“Some of these tunnels are booby-trapped,” the military’s chief spokesman, Rear Adm. Daniel Hagari, said during Wednesday’s tour as he stood over a shaft that led underground. “Hamas built everything in a civilian neighborhood — among houses, among mosques, among the population — in order to create its terror ecosystem.”

An estimated 1.4 million Palestinians crammed into Rafah after fleeing fighting elsewhere in Gaza. The UN estimates that around 50,000 remain in Rafah, which had a pre-war population of about 275,000.

Most have moved to a nearby Israel-declared “humanitarian area” where conditions are grave. Many are clustering in squalid tent camps along the beach with scant access to clean water, food, bathrooms, and medical care.

Efforts to bring aid into southern Gaza have stalled. After Israel captured Gaza’s Rafah border crossing with Egypt, Cairo refused to allow to reopen it until it was back under Palestinian control, in order to avoid being seen as complicit with Israel’s military operation in the southernmost Gaza city. The sides have been said to be discussing reopening the crossing since May.

The UN says little aid can enter from the other main crossing — Kerem Shalom — because the route is too dangerous and convoys are vulnerable to attacks by armed groups searching for smuggled-in cigarettes.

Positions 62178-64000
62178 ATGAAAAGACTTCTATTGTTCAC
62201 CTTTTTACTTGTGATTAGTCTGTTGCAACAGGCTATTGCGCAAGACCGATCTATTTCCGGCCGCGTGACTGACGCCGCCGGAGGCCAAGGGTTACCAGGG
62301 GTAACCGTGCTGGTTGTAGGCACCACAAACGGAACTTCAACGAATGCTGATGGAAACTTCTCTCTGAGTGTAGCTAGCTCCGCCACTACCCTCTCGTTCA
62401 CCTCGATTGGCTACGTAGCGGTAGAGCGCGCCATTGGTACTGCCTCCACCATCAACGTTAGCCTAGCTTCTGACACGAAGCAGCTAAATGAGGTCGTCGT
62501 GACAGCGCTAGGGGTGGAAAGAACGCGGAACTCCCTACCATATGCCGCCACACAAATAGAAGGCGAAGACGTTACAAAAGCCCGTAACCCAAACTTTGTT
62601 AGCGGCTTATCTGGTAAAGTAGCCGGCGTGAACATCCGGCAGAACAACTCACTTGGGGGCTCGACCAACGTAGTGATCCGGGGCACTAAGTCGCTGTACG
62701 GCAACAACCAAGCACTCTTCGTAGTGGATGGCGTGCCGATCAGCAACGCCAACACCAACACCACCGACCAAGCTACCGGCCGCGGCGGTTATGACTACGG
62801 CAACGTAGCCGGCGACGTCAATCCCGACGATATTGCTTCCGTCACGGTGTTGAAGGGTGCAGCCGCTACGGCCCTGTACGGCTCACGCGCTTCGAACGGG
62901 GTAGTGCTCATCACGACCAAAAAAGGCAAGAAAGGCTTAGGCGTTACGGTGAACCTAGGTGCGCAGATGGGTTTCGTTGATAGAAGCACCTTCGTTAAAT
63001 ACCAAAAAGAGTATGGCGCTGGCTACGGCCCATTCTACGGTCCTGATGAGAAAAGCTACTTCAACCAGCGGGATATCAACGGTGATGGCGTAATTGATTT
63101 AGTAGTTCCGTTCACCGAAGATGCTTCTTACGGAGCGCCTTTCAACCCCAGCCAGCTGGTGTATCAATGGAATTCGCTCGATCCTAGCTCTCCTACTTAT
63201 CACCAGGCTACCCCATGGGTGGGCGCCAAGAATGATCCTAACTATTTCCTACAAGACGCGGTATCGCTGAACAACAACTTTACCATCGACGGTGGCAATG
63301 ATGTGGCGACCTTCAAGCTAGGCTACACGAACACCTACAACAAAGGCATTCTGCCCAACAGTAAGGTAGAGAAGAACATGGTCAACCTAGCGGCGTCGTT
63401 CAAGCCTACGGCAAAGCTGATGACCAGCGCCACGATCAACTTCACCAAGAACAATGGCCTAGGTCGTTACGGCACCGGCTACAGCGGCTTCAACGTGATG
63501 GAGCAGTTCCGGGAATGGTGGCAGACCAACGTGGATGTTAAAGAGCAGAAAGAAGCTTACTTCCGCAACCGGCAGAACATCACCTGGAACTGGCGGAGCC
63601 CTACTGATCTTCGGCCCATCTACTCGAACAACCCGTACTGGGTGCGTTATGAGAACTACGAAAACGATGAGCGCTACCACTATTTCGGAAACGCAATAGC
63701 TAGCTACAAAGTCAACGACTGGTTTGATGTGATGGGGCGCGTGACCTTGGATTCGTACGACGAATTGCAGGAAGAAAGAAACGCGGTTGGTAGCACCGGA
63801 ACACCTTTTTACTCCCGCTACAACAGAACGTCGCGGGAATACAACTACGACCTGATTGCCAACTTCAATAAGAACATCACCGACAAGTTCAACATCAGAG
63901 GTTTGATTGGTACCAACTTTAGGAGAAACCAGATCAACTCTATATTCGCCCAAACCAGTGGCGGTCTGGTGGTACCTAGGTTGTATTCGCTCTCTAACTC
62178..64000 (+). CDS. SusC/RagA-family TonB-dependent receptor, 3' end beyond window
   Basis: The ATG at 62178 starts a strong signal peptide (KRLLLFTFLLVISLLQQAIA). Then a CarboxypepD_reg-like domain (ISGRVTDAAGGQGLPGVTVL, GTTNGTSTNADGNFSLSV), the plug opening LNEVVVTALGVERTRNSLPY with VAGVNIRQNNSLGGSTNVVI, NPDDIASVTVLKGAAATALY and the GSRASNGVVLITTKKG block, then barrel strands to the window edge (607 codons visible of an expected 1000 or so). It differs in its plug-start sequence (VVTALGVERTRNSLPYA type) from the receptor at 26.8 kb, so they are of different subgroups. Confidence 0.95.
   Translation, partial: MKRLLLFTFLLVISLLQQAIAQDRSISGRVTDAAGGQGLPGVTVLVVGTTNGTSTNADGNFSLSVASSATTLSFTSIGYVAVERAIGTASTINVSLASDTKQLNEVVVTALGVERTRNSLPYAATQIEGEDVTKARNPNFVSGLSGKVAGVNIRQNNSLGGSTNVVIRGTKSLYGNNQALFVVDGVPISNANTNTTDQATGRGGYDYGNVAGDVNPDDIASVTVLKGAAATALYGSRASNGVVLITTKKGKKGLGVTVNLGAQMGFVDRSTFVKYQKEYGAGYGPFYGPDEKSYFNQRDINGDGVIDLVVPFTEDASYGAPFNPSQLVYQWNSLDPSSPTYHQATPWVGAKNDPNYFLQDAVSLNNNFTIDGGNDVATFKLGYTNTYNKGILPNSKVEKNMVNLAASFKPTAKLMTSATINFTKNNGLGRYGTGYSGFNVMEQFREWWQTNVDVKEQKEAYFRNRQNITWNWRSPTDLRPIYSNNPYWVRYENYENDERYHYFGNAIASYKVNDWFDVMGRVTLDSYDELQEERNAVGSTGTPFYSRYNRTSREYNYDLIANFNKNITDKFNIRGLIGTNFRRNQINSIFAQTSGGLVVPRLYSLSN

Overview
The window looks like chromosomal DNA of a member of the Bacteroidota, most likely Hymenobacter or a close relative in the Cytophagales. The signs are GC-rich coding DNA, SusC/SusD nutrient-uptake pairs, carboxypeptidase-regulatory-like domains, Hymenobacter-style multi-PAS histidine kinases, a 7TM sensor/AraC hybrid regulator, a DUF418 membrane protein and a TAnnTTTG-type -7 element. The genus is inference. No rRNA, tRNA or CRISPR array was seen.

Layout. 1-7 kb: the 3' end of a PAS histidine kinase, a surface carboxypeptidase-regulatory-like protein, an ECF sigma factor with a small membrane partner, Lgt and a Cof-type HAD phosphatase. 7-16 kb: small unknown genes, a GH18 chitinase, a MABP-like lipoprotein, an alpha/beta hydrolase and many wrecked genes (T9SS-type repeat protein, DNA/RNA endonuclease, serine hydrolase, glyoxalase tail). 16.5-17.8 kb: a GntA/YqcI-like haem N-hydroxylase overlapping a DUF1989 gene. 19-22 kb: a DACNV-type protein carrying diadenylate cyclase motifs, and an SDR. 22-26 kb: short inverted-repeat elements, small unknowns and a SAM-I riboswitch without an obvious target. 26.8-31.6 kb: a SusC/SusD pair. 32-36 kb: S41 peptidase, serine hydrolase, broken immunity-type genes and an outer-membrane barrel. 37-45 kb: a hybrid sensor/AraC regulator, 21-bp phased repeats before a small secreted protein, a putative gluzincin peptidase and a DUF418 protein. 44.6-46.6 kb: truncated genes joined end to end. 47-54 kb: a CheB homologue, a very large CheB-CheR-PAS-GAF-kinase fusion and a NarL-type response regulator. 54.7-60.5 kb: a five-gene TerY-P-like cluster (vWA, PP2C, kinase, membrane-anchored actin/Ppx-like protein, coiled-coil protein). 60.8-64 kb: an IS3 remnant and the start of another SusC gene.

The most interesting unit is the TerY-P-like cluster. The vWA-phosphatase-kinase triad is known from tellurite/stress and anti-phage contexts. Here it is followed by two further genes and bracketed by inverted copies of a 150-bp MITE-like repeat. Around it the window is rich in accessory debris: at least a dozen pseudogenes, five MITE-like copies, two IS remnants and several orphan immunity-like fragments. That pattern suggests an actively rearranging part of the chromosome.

Israeli officials say enough aid is entering the Strip and lay the blame for the worsening humanitarian situation on aid agencies for failing to collect and distribute the aid.

On Wednesday, a line of trucks on the Gaza side of Kerem Shalom was visible, but the trucks were hardly moving — a sign of how Israel’s pledge to keep the route safe in order to facilitate the delivery of aid inside Gaza has faced challenges.

UN officials say some commercial trucks have braved the route into Rafah, but not without hired armed guards riding atop their convoys.

IDF soldiers walk in the southern Gaza Strip, July 3, 2024. (AP Photo/Ohad Zwigenberg, Pool)

Israel says it is close to dismantling Hamas as an organized military force in Rafah. In a reflection of that confidence, soldiers brought journalists in open-air military vehicles down the road that leads into the heart of the city.